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Families First Coronavirus Response Act: What Does It Mean For Workers?

Erin Heidrich

The Families First Coronavirus Response Act was signed into law on March 18, 2020.  What does the Act mean for workers?

The Families First Coronavirus Response Act contains two key provisions that may impact workers: first, the Act expands Family and Medical Leave Rights (called the Emergency Family and Medical Leave Expansion Act).  Second, the Act gives employees a right to paid leave in certain circumstances (called the Emergency Paid Sick Leave Act).  These laws become effective on April 2, 2020 and expire at the end of the year.  The laws only apply to smaller employers, with fewer than 500 employees.  (Employers with fewer than 50 employees may be exempt in some cases).

Emergency Family and Medical Leave Expansion Act

The Family and Medical Leave Act that existed prior to the coronavirus pandemic continues to exist, and employees retain all of their former rights under that law.  But under the new Emergency Family and Medical Leave Expansion Act, employees are eligible for leave if:

  1. Their employer has fewer than 500 employees
  2. They have been employed for 30 days
  3. They are unable to work (in person or remotely) because they need to care for a child due to a school or daycare closure.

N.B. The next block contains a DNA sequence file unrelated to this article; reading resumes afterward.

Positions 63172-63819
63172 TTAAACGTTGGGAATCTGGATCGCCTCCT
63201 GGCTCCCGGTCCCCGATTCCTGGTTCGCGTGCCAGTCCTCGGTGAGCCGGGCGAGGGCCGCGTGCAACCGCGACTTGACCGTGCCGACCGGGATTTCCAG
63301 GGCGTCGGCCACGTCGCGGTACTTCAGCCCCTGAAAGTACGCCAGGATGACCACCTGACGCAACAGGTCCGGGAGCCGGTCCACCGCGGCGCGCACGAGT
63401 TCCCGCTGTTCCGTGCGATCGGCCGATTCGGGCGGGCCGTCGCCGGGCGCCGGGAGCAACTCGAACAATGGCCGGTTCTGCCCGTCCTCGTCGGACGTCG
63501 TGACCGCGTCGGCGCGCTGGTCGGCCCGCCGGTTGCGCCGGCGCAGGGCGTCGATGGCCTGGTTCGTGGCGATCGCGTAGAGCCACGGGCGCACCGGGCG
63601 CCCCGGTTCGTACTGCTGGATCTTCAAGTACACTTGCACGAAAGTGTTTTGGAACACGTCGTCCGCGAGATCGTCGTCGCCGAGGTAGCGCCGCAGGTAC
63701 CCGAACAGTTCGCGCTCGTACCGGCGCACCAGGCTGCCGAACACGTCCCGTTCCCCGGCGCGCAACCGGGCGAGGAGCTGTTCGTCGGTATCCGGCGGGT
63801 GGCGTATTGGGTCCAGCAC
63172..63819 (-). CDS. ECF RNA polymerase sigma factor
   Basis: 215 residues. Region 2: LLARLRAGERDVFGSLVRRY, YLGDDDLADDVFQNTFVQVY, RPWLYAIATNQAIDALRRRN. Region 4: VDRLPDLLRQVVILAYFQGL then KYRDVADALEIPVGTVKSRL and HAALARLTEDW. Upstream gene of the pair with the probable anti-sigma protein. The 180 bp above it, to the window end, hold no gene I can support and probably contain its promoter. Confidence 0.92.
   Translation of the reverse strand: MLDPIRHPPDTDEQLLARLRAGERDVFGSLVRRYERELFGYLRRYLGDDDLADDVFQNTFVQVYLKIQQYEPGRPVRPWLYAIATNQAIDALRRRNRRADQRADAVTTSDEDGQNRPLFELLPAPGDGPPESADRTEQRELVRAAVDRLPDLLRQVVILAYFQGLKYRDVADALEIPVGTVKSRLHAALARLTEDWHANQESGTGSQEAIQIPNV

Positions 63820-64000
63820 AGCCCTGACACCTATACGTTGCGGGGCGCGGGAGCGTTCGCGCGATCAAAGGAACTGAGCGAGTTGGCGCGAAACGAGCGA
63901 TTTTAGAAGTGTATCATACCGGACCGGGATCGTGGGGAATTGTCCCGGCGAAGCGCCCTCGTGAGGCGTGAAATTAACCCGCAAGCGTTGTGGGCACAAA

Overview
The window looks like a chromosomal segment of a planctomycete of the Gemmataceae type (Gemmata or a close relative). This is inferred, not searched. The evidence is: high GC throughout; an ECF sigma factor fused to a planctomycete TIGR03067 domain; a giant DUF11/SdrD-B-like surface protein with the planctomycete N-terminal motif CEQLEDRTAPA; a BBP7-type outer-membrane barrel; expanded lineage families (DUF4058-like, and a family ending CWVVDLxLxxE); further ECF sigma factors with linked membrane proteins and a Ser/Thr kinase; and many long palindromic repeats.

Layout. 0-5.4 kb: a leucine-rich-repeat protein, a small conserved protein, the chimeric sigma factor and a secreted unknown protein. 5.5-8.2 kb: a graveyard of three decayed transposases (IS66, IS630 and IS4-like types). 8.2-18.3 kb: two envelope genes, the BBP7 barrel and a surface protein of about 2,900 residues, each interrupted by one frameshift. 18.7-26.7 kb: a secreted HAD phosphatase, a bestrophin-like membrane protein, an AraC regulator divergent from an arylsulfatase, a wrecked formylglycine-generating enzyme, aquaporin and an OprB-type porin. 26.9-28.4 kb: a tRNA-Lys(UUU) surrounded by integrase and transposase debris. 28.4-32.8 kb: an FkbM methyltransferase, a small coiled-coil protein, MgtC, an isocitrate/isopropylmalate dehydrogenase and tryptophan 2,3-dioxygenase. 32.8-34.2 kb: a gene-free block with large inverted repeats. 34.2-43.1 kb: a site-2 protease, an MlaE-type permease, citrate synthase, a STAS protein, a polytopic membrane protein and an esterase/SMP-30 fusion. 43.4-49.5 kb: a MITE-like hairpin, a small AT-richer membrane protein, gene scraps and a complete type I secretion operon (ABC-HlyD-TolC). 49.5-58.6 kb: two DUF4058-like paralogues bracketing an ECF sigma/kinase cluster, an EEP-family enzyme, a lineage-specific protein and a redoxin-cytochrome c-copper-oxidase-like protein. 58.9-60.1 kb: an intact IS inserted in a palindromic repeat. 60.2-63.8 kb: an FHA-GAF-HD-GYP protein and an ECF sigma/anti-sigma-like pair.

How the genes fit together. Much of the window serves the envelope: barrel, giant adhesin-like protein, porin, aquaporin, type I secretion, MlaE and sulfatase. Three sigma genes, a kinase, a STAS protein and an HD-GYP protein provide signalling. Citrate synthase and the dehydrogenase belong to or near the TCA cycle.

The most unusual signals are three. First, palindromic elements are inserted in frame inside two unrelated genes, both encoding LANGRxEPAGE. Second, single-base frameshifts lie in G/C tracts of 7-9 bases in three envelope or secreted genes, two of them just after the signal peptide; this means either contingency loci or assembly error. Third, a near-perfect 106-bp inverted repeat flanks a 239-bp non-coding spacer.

Employees who qualify may take leave for up to 12 weeks.  The first 10 days of leave are unpaid. However, the employee may take existing paid leave during this time, or use Emergency Paid Sick Leave (explained below).

After the 10 unpaid days, the employee must be paid 2/3 of his or her regular salary or hourly rate, up to a maximum of $200/day or $10,000 total.

When an employee returns from leave, they must generally be returned to their former position or a similar position.

Emergency Paid Sick Leave Act

Any paid leave that an employer offered prior to the coronavirus pandemic continues to exist.  But the Emergency Paid Sick Leave Act creates rights to additional sick leave in certain circumstances.  Employees are entitled to paid sick leave if they cannot work (in person or remotely) for one of the following reasons:

  1. The employee is subject to a quarantine or isolation order
  2. The employee has been advised by a health care provider to self-quarantine
  3. The employee is experiencing symptoms of COVID-19
  4. The employee is caring for a person who is sick or quarantined
  5. The employee is caring for children because their school or daycare is closed

Full-time employees are entitled to 80 hours of paid leave.  Part-time employees are entitled to be paid for the number of hours a day they worked, on average, in the two weeks before their leave.  The pay the employee receives depends upon the reason for the leave.

Independent contractors and self-employed individuals are eligible for refundable tax credits for days that they are unable to work.

Employees can still take whatever paid leave was available to them before this law was passed.  Employers cannot change their leave policies in response to the new law.

Employment laws are complex and, in this unprecedented situation, they are constantly changing.  As always, we are here to help you with your employment situation.

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